ROSEMONT, Ill., Jul 02, 2003 (United Press International via COMTEX) -- A report in the June 2003 issue of the Journal of Pediatrics suggests soda and other sugar-filled drinks are an important factor in the development of childhood obesity.
The study, conducted by researchers at Cornell University, says children who drink more than 16 ounces of sweetened drinks daily consumed less milk and gained more weight over two months than those who drank fewer than 16 ounces of sweetened drinks a day.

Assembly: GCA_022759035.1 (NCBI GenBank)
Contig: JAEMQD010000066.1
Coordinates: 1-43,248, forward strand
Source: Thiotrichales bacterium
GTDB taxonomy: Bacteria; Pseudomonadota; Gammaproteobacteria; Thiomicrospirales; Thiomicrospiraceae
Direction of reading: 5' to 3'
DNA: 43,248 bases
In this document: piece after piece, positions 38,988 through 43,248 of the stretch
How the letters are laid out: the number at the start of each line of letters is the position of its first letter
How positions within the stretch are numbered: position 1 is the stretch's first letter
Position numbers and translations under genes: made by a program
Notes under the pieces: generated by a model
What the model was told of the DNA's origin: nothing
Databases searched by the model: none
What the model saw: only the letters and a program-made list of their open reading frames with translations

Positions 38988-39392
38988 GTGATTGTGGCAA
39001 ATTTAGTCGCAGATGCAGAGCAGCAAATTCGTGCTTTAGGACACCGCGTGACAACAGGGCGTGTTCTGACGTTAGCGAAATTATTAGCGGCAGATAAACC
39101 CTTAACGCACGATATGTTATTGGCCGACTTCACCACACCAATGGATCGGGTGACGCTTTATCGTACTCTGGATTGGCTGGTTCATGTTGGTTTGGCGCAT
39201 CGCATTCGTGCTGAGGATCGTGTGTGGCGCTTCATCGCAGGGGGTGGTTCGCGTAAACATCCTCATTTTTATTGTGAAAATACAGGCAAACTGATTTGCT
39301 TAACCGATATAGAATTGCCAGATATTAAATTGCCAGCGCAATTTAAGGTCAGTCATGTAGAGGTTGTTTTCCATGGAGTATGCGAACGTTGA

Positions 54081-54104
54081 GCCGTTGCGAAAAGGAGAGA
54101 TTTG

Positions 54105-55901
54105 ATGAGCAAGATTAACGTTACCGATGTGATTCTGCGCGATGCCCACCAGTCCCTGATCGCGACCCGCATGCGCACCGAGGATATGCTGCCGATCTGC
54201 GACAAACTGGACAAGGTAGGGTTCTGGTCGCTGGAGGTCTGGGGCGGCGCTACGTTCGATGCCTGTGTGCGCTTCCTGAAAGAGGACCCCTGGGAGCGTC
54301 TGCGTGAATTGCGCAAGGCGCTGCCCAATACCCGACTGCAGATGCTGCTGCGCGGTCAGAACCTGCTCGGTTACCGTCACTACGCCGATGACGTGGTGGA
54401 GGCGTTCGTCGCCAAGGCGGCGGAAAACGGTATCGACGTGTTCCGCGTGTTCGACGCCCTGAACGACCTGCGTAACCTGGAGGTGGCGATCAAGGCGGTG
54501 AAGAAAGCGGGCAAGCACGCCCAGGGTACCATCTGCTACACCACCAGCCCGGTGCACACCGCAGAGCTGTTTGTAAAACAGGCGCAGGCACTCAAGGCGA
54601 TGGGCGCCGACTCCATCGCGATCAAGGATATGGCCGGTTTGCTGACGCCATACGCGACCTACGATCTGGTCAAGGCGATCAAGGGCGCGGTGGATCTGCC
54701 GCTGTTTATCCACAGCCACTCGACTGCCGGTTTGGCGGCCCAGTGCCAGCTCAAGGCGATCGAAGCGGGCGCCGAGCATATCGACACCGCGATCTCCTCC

The study, involving children ages 6 to 13, found excessive sweetened drink consumption is associated with a decrease in milk consumption, resulting in higher energy intake and weight gain -- and insufficient intake of protein, calcium, phosphorus, magnesium and zinc and vitamin A.
The National Dairy Council produced the study.
Copyright 2003 by United Press International.